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Transmogrification of junk
by Jan Sand
2006-09-21 22:08:11
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What we throw away is oftentimes more significant than what we keep. It has been noted that the skills in perception and storage, which defines humanity’s dominance over all other species are not attributed to what events we can be aware of, but how cleverly we filter out material of no relevant importance and latch on to those perceptions which are prime in fitting together a world that seems to make sense.

Any average genius that you run into in a bar or a coffee shop will quickly demonstrate the ability to discard extraneous material and cut, with lightning speed, to the bone of any subject.

But humanity, as it has progressed, has tacked on all sorts of gadgets to its prime sense organs to extend its perceptive ability to create, if not cyborg individuals, at least a cyborg society. It turns out that multitudes of babies had been tossed away with all those baths and the universe today would be totally unrecognizable to the wisest genius of Ancient Greece. And as a matter of fact, the recent puzzles of dark matter and dark energy presage, in the near future, a vision to obliterate or at least radically reconstruct almost everything basic we accept as reality today.

Focusing on a closer and more limited span of time it is obvious to this particular time traveler that what we toss away these days differs radically in character and quality from what was considered superfluous even as recently as forty years ago.

There is a street in lower Manhattan that spans the distance between the Manhattan Bridge to Brooklyn and the Holland Tunnel to New Jersey. It is named Canal Street because in the early 1800’s it ran alongside a canal, but I knew it first in the 1950’s when the actual canal was long paved over. That was where one could sift through the most glorious junk one could imagine.

Back then lots of stuff left over from WWII was dumped by the government, fine tools and garments and all sorts of military hardware, aside from weapons that could be had for less than a dollar. One store specialized in lenses and fine instruments, telescopes and bomb sights and mysterious electromechanical widgets with no perceptible function but chock full of parts that could be disassembled and used to make whatever the imagination permitted.

There was a store that sold huge pieces of aluminum and brass and steel tossed away at negligible prices, available for little more than their wholesale prices. Industries were still active and producing over-runs that ended up in Canal Street at an insignificant cost.

Back then there were many commercial neighborhoods that have since disappeared. Lower Fourth Avenue hosted a long string of used book stores with all sorts of odd wonderful treasures displayed in boxes on the street and the area now occupied by the graveyard of the Twin Towers had store after store with radios and TVs and other electronic second hand stuff dirt cheap.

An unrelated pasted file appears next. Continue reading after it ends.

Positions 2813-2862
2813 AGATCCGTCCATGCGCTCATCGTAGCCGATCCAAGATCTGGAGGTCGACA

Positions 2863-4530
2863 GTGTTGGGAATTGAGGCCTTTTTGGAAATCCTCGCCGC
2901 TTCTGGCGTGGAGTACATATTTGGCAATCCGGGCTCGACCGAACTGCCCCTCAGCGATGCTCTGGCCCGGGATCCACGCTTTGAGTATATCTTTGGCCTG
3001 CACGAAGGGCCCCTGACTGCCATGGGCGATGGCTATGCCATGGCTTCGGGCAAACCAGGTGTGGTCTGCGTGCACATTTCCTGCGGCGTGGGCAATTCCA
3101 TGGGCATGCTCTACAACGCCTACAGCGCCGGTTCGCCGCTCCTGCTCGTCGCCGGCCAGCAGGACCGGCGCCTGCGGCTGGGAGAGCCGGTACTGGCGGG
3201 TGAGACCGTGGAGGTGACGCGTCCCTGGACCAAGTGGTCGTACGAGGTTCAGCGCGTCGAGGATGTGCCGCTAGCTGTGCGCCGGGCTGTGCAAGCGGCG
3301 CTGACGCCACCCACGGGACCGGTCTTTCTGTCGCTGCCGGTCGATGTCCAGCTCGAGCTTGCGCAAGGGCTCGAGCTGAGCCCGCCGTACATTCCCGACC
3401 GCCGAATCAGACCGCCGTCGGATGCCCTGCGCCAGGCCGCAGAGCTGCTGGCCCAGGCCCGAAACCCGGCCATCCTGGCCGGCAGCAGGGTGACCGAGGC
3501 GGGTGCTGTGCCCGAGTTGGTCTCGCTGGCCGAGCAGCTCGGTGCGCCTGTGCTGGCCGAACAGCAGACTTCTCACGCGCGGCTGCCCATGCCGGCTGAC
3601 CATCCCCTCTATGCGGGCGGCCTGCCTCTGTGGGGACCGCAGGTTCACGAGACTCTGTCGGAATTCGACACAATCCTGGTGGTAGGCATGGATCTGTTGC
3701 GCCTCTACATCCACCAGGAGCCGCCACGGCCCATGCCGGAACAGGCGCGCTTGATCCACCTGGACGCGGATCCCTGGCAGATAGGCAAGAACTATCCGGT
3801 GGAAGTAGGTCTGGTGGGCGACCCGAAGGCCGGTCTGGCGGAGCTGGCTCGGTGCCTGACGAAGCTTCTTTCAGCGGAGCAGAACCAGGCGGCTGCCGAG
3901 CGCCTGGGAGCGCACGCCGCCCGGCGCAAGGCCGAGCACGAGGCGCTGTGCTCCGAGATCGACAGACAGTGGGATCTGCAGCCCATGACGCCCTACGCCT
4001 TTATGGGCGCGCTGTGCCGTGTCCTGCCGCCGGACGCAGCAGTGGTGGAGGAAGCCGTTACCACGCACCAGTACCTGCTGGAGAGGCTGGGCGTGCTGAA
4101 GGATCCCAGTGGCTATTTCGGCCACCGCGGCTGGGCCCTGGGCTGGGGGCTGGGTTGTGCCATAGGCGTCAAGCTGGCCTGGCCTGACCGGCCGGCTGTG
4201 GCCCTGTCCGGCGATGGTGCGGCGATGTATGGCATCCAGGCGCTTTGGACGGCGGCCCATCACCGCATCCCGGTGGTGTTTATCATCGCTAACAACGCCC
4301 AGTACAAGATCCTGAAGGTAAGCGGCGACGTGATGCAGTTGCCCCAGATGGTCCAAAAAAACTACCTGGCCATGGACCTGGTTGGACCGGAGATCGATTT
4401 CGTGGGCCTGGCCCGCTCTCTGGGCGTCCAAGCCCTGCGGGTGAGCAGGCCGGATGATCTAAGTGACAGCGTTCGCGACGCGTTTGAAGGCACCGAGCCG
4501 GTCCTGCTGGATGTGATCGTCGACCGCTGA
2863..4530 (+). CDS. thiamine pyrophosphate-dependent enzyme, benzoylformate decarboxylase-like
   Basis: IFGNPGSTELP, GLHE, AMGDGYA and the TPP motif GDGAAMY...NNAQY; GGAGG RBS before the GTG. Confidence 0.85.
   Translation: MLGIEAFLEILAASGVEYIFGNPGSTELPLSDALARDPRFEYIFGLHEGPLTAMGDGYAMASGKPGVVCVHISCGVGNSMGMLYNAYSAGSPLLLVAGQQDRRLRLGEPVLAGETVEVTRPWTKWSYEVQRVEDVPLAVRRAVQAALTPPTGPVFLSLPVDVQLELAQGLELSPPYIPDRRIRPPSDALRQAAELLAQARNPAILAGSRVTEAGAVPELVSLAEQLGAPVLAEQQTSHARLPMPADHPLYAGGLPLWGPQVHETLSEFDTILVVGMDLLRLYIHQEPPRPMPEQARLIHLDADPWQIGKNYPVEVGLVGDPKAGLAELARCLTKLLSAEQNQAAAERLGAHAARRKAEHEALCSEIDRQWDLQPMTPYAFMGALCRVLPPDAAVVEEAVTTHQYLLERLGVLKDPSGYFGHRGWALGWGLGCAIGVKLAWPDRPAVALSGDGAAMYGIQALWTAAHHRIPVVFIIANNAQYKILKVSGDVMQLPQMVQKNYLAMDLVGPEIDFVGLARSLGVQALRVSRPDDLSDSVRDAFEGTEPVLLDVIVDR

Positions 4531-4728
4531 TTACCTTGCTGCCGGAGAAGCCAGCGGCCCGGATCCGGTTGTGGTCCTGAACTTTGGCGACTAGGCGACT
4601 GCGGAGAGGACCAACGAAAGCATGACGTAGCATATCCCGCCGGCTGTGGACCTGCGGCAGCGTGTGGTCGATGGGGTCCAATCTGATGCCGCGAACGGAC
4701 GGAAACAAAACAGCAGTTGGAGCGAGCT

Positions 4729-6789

Manhattan still has concentrations of stores for various specialties. 47th Street for diamonds and jewelry, Lower Broadway for cloth, West side below 14th Street for flowers, Seventh Avenue around 34th Street for buttons and other clothing gadgets and so forth. The small metal working shops in lower Manhattan are gone although Chinatown still has places that do metal contract work.

I imagine much industry has departed overseas to China where fabricating for the world is centered. Helsinki had echoes of Canal Street in the late sixties on Annankatu and Ruskeasuo, before it was redeveloped. It had some marvelous junk shops with wonderful stuff. Some of that migrated to Tattarisuo, but it’s not the same at all. There’s no place now where a strange idea leaps out of an old barrel and marches into existence.

All that wonderful junk was a wild technological midden to inspire creative artists, the tech maven with a great idea, and just somebody who likes to fool around and assemble something nobody ever thought of before – the general Rubegoldbergian.

These days technology has advance to the point that all those junk parts that were small but manageable have diminished in size to the point that a construction crew of bacteria is needed to revamp much of the fine work and those guys have still to be coerced and educated..

But still, a talented noodler these days with clever fingers and a talent for dreaming can mine a discarded computer, a video recorder, a CD player and perhaps a caterpillar tractor to conjure up something to astonish the world.

I wish him luck in this era of declining garbage.

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Robert2006-09-17 21:38:01
"What we throw away is oftentimes more significant than what we keep." How true :)

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